Crime Scene Technology

An Associate's degree or College Credit Certificate in Crime Scene Technology will prepare the student to operate behind the yellow crime scene tape. Crime Scene Technologists locate, collect, and identify physical evidence used to solve crimes. The student will learn how to properly collect and preserve physical evidence, how to photograph crime scenes, and how to reconstruct crime scenes and vehicle accidents. Work conditions can he harsh

Upon completion of the program, you may seek employment as a Crime Scene Investigator or Evidence Technician for law enforcement agencies, medical examiner's office, legal firms, the insurance industry or private forensic labs. Forensic Science Technicians (Crime Scene) investigate crimes by collecting and analyzing physical evidence. Often, they specialize in areas such as DNA analysis or firearm examination, performing tests on weapons or on substances such as fiber, glass, hair, tissue, and body fluids to determine their significance to the investigation.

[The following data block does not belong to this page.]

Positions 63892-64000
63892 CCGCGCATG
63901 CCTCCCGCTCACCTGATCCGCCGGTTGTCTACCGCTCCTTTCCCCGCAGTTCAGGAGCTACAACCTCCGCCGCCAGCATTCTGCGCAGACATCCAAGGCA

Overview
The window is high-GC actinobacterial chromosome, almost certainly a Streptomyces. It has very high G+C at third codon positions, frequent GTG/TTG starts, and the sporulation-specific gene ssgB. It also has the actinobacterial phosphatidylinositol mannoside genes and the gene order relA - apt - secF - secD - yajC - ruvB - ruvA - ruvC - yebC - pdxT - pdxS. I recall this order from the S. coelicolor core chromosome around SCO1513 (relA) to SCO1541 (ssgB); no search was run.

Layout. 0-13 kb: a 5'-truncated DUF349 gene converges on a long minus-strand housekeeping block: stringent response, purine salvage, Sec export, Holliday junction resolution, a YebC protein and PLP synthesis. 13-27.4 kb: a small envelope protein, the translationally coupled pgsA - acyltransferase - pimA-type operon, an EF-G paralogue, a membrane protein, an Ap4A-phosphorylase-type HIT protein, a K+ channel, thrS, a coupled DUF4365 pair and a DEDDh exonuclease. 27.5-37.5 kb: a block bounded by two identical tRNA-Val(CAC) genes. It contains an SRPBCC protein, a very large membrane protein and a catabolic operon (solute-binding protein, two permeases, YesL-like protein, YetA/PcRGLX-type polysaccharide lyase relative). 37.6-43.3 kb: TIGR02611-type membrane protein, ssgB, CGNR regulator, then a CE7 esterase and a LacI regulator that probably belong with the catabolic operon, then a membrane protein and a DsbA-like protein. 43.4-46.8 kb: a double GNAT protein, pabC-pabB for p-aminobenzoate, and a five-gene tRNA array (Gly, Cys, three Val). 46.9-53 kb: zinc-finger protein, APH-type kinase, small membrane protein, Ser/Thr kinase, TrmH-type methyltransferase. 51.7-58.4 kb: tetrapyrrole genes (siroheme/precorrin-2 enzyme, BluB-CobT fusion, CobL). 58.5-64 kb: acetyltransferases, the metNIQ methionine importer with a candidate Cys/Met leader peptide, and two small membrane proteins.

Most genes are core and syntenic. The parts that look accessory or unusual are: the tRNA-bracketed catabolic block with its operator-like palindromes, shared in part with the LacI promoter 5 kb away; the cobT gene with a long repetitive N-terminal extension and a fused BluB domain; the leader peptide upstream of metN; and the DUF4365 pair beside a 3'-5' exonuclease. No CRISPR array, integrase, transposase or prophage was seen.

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Helpful Program Information

There are two tracks, one for day and one for night:

  • Day is Mon-Thurs from 8:00am – 12:00pm
  • Night is Thursday from 6:30pm – 9:15pm and Saturday from 8:30am – 3:15pm  (2 classes)

CSI uniforms cost approximately $100.

All CSI will be required to complete a background investigation - cost is approximately $140.


Criminal Justice Technology

An Associate's degree in Criminal Justice Technology (Law Enforcement or Non-sworn) will prepare the student for a career in the Criminal Justice system. Course content includes police administration, criminal law, criminal psychology, forensic science and criminal investigation.

These degree programs have tracks for Law Enforcement officers and a General track for non-sworn civilians.

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Web Resources

Crime Scene Technology

Accident Reconstruction Network

American Academy of Forensic Sciences

Crime Scene Investigator.net

Forensics Information


Criminal Justice Technology

Criminal Justice links from FSU

Top 100 websites for Criminal Justice


Full-Time Faculty

Mr. Paul Friedman, Faculty web page

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